Budget aims to build on growth

The Conservatives say job growth is a priority of their 2011 budget, during an economic period that is improving but requires a cautious approach.

The Conservatives say job growth is a priority of their 2011 budget, during an economic period that is improving but requires a cautious approach.

Touting the economy's recovery from a global recession and Canada's relative economic strength compared to other industrialized countries, Finance Minister Jim Flaherty offered modest incentives to encourage employement in his sixth budget Tuesday.

The federal budget includes job creation measures, including an initiative to link Canadian Forces veterans with jobs in the construction industry. (Nathan Denette/Canadian Press)

"Since July 2009, the Canadian economy has created more than 480,000 new jobs, more than were lost during the recession," Finance Minister Jim Flaherty said during his budget speech Tuesday in the House of Commons. "Still, we remain concerned about the number of Canadians looking for work."

The budget includes a one-time hiring credit for small businesses that is worth up to $1,000 against a firm's increase in employment insurance premiums due to new hires.

"The measure will reduce payroll costs for new jobs and encourage hiring," said Flaherty.

The Tories will also continue assistance to Canada's manufacturing and processing sector by extending the temporary accelerated capital cost allowance rate for investment in machinery and equipment for two additional years.

The also budget calls for $80 million in new funding over three years through the Industrial Research Assistance Program to help small and medium-sized businesses and the establishment of 30 industrial research chairs at colleges and polytechnics across Canada.

"We're not seeing enough on innovation," said Albert Baker of Deloitte and Touche. "We would have preferred to see tax credits for research and development to be more broadly based and to be fully refundable so companies in a loss could benefit."

The budget also promises to update Canada's Customs Tariff and echoes earlier pledges to cut red tape.

An initiative that helps help older workers re-enter the workforce will be extended. And, as widely reported this week, the government will create a "Helmets to Hardhats" program to help find former members of the military work in the construction industry.

"This is just one more practical way to provide the support they deserve," said Flaherty.

Corporate tax cuts announced previously will remain in effect.

"We will not give in to Opposition demands to impose massive tax increases," Flaherty said during his speech in the House of Commons.

The Conservatives vowed to protect the "integrity and fairness" of the country's tax system by closing tax loopholes, but didn't offer details on how that will be done.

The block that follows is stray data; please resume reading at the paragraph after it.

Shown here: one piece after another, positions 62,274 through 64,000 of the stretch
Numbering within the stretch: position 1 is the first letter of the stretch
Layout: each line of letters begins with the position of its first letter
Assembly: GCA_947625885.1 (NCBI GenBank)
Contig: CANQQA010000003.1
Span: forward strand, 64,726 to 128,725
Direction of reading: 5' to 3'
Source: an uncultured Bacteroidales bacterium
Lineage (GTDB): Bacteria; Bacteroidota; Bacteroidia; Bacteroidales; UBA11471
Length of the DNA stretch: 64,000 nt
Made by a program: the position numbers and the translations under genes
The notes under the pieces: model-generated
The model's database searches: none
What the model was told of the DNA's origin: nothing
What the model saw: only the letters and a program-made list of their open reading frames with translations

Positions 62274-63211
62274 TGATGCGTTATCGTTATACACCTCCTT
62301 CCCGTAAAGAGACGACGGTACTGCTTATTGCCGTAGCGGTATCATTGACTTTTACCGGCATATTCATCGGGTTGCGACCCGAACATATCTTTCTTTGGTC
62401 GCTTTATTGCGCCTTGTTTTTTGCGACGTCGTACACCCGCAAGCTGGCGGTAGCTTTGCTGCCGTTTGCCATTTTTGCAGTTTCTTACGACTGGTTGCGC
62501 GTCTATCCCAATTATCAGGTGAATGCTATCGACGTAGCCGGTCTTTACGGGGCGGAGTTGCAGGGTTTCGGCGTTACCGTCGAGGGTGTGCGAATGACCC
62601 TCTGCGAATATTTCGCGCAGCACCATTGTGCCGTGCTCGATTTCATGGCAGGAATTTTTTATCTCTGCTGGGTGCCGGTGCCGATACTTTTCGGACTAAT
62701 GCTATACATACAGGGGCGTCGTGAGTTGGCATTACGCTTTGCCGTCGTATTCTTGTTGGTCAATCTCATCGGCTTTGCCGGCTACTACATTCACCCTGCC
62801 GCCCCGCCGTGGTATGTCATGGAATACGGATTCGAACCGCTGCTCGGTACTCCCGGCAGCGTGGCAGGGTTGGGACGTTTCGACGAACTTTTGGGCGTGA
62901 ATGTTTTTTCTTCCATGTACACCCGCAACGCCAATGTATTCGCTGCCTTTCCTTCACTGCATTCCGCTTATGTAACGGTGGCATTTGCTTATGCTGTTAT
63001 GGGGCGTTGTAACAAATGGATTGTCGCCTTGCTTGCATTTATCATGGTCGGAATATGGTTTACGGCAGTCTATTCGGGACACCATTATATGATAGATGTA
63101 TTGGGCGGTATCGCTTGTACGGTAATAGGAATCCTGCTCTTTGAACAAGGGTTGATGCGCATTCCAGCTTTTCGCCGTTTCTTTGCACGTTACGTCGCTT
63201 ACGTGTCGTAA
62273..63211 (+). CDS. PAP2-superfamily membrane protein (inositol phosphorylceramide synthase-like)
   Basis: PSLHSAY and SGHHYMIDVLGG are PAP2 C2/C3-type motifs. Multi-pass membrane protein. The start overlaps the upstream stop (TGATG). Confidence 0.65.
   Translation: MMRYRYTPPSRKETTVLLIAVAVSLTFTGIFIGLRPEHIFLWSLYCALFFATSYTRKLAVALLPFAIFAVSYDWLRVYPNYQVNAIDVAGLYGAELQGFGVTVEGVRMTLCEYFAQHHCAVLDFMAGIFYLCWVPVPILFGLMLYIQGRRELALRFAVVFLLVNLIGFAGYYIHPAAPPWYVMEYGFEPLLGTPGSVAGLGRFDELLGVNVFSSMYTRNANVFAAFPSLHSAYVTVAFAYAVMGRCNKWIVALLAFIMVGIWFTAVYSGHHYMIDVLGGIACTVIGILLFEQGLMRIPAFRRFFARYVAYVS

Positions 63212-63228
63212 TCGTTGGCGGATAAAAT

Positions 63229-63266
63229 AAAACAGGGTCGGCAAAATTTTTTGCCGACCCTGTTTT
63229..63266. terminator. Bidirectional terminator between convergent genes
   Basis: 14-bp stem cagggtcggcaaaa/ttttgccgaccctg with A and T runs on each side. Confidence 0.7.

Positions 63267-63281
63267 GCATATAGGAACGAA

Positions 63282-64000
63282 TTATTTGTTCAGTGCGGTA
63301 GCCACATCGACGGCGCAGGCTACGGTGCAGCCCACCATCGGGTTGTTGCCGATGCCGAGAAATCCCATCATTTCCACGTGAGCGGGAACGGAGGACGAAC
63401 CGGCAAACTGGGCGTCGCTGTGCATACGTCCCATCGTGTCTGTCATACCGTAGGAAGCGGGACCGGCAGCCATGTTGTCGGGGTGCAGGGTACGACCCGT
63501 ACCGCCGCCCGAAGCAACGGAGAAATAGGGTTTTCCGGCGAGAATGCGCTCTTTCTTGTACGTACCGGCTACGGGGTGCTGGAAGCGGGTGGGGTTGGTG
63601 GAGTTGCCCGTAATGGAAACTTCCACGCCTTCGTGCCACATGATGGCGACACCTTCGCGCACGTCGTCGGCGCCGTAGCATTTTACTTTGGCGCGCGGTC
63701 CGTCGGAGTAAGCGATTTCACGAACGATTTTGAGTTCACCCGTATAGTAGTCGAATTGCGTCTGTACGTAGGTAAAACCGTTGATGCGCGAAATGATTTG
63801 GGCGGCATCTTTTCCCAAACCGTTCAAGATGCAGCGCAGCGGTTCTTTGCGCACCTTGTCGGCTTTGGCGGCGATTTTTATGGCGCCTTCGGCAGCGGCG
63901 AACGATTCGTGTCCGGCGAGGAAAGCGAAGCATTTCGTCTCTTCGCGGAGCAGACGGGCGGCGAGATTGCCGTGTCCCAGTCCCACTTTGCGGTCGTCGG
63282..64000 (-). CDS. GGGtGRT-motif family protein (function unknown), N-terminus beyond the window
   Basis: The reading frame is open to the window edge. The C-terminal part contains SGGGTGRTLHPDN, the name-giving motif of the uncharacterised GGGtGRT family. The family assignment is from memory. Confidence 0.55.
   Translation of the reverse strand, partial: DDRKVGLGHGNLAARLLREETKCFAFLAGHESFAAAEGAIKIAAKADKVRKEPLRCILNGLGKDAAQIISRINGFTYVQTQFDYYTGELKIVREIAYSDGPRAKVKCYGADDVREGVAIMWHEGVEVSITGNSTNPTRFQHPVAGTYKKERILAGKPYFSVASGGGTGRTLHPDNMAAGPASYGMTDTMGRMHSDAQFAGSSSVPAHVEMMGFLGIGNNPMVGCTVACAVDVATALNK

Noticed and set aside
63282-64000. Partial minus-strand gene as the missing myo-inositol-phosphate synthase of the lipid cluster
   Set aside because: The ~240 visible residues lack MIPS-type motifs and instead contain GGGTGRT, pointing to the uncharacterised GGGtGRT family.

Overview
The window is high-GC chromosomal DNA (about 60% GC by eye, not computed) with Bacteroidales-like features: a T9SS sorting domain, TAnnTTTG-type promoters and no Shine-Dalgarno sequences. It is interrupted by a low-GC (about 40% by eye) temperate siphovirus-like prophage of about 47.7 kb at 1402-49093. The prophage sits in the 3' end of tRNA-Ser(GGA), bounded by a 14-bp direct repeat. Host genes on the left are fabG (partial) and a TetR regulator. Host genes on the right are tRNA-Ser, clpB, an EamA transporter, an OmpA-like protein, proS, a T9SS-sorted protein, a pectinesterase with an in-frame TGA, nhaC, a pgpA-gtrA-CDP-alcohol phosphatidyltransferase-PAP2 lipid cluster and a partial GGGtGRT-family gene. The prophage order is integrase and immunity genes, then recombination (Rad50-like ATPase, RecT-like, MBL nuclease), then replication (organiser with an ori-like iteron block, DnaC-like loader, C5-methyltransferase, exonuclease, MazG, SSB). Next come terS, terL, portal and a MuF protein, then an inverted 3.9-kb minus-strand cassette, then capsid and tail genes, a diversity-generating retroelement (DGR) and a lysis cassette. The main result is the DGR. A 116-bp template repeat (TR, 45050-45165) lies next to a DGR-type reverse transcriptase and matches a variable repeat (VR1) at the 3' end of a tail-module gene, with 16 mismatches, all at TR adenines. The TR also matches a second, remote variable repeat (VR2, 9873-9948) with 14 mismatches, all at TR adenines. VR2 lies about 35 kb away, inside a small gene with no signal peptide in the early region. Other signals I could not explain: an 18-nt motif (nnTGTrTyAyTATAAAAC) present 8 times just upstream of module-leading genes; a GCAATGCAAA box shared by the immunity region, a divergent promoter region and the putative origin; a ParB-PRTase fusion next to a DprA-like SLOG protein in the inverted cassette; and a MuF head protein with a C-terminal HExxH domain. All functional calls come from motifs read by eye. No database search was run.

The federal stimulus spending of the last two budgets is over, but the current document contains some news on infrastructure, including a pledge to enshrine the annual $2 billion gas tax transfer for municipal infrastructure as a permanent program.

And the budget commits $150 million for construction of an "all-season" road between Inuvik and Tuktoyaktuk to complete the Dempster Highway. Imperial Oil and its partners have been looking for government support to help build the Mackenzie Valley Pipeline, which received cabinet approval earlier this month. Although the government has balked at directly investing in the project, this money may be an attempt to contribute to related infrastructure. 

Economic outlook

The Conservatives' project nearly $2 billion in extra revenue this year along with cost savings of $400 million, money that was directed to a one per cent increase in overall spending revealed in the budget.

The government said economists on average now expect the level of nominal GDP to be $20 billion higher than was stated during the October fiscal update. However, the government adjusted that figure down by $10 billion in each year of its forecast to provide what one economist called a "prudent" cushion.

"This adjustment for risk reflects the remaining uncertainties surrounding the global economic outlook," the budget documents read.

The government expects GDP growth of 2.9 per cent in 2011, up from the 2.5 per cent projected in the fiscal update in October.

A survey of economists by the Deaprtment of Finance saw "the prospects for stronger global growth, particularly in the U.S., and the net benefits of higher commodity prices for the Canadian economy as key factors that could lead to an improvement in the outlook, particularly for nominal GDP."

The Conservatives said they are on track to return to balanced budgets, and projects that the government will return to a balanced budgets by 2015-16 "at the latest." That return will be fuelled by the 2010 round of strategic spending reviews, the closing of tax loopholes, and by the launching of a one-year review aimed at improving the efficiency of government operations and programs.

The budget sees a rapid decline in deficits, from the projected 2010-11 deficit of $40.5 billion (which is down from an earlier $45.4-billion deficit projection for the period) to a surplus of $4.2 billion in 2015-16.

The end of stimulus measures, along with savings in the budget, will allow spending to be reduced from 16 per cent of GDP in 2009-10 to 12.9 per cent in 2015-16, "broadly returning to its pre-recession level," said the government.

"We are emerging from the global recession with the lowest net debt-to-GDP ratio of any G7 economy, by far," said Flaherty.

But the Canadian Taxpayers Federation said the budget fails to control spending "and get serious about the deficit." The group's research director, Derek Fildebrandt, noted program spending will increase by an average of two per cent over the next five years, which is "not austerity. That's a permanent increase in the size of government."